A lot of people are talking about IPv6, but I’m using IPv4 and quite content. I have plenty of public addresses. As long as I’m not a large multi-national corporation, internally I have lots of room with private addresses. I keep hearing all this buzz about IPv6, but why should I care? What value does IPv6 bring to me?
As part of a series I would like to address 4 popular questions, one per blog post:
1. What’s wrong with IPv4?
2. What’s causing the Internet to grow and are these things I care about?
3. Is IPv4 address depletion a problem that could impact me?
4. Is a new solution warranted and does it bring any value to me?
Part 1 – What’s wrong with IPv4?
IPv4 was standardized in 1981 with 213 nodes on the Internet. Back then, an addressing system capable of dealing with 4 billion nodes seemed excessive. However, as the Internet started rapidly growing, it became apparent that this would not be enough. In order to slow the depletion of address space while a next generation solution was developed some conservation techniques were introduced:
• VLSM – Allow arbitrary power of 2 address assignment versus Class-based method
• NAT in tandem with private address space (RFC 1918)
• The “Scarcity” Mentality
Problems with the conservation techniques
If you look at an addressing system like the Postal system, you can see that it scales in an essentially unlimited fashion. No one worries about unused addresses on a street or whether we’ll run out of addresses. By contrast, with IPv4 in modern times there is a relatively limited number of addresses. For example, when you create a DMZ with public addresses – how big do you make it? What about your wireless networks? How much fun is it if you don’t make them big enough and have to resize? Wouldn’t it be nice if we had an addressing system more like the postal system?
If we look at the number of unique nodes attached to the Internet, we’re already past 11 billion in an addressing system only designed for 4. This requires NAT to group pools of users behind a single or overloaded set of addresses. At a small scale, this can be workable. However, as the ratio of users per IP continues to grow, problems begin to arise. In APNIC and RIPE (which are in depletion mode), IPv4’s continued growth is forcing the deployment of Carrier Grade NAT. And even in North America, carriers like AT&T and Verizon are already deploying CGN in anticipation of depletion for ARIN next year (2013). Because there aren’t enough IPv4 addresses, scarce public addresses must be shared with larger and larger groups of people. This causes several challenges including performance, security, and cost. It turns out that CGN tends to degrade or break video, gaming, and peer-to-peer applications. As more and more users are grouped behind a single IP address, the security implications also grow. A single user among thousands can get a whole group blacklisted. If your company blocks a bad IP, it may be blocking thousands of customers. Finally, it turns out that CGN is expensive to deploy and support. The irony is that it’s cheaper to for carriers to migrate to IPv6 then to deploy CGN.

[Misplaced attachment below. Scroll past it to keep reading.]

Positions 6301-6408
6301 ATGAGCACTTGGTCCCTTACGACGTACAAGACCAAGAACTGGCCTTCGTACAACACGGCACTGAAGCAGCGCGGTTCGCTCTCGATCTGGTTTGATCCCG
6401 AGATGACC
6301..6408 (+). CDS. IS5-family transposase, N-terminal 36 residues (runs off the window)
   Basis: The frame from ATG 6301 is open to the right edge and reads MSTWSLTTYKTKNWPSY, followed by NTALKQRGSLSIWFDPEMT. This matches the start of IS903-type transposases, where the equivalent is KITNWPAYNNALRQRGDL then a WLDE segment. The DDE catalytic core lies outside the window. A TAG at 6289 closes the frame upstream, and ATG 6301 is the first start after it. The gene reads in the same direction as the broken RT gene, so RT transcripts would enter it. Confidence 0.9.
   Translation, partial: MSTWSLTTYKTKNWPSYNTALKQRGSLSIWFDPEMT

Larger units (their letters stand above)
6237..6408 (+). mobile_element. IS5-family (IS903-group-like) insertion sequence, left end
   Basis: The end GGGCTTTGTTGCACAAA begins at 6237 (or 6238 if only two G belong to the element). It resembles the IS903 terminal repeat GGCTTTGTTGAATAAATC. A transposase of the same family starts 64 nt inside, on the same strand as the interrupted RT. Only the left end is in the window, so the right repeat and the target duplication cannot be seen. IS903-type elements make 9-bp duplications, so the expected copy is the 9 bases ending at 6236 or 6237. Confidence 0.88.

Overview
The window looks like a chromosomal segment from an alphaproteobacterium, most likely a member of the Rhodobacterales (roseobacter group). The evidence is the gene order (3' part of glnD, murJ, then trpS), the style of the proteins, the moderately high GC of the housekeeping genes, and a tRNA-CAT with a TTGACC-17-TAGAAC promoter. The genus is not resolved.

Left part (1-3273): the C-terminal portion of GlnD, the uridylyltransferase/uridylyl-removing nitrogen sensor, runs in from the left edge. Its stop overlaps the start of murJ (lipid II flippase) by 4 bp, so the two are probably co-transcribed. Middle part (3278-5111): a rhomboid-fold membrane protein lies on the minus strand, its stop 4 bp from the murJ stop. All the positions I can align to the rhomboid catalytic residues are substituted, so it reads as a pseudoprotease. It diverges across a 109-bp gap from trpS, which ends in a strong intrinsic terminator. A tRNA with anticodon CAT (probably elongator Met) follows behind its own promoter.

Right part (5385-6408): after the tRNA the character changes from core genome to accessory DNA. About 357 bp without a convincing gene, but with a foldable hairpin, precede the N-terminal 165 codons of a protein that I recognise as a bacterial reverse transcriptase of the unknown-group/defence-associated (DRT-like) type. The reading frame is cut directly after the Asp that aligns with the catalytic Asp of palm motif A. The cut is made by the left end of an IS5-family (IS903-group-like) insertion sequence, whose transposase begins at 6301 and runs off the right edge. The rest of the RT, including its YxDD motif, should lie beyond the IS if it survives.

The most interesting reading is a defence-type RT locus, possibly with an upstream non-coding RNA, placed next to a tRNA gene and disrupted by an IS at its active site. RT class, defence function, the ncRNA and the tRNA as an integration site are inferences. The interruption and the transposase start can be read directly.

On the internal network side, NAT has resulted in virtually all organizations using the RFC 1918 address space. This means that everyone uses overlapping networks. As a consequence, it causes interesting problems when providing remote access user VPN connectivity. It also makes mergers and acquisitions painful, frequently forcing renumbering or double NAT. Each B2B connection also becomes a chore, often requiring creative or double NAT solutions. And what’s frequently not accounted for is the operational overhead and cost of this approach. How much time is wasted trying to understand and troubleshoot creative NAT deployments? Is this really where we want to focus precious support and engineering time?
Engineering Power! I want to keep IPv4!
Perhaps the biggest problem with IPv4 that is amplified by the above points is the creation of a scarcity mentality. Instead of creating networks with plenty of room for growth there is far too much time spent on optimizing subnet sizes. In the physical world, getting an address isn’t a big deal. How many streets do you need? How many numbers? No problem – here you go. But in the virtual world, IPv4 has become a stranglehold sucking up far too much time and talent that would be better spent elsewhere. Don’t think you’re caught up in the scarcity mentality? How about a /16 for each network? Too much? Too “wasteful?” Where I grew up we used 5 digit street addresses. That allows 100,000 homes per street where there were at most 10. How can we justify that waste? Easy – because addresses should be plentiful and size shouldn’t matter.
Agree, disagree? Please leave a comment and share your thoughts.
Chris Grundemann’s presentation on CGN from the NAv6TF
The Total Cost of Ownership of CGN by Lee Howard of Time Warner
An IDC study showing it’s cheaper for carrier’s to deploy 6rd and transition to IPv6 than to sustain CGN
Cisco’s Visual Network Index tracking Internet Growth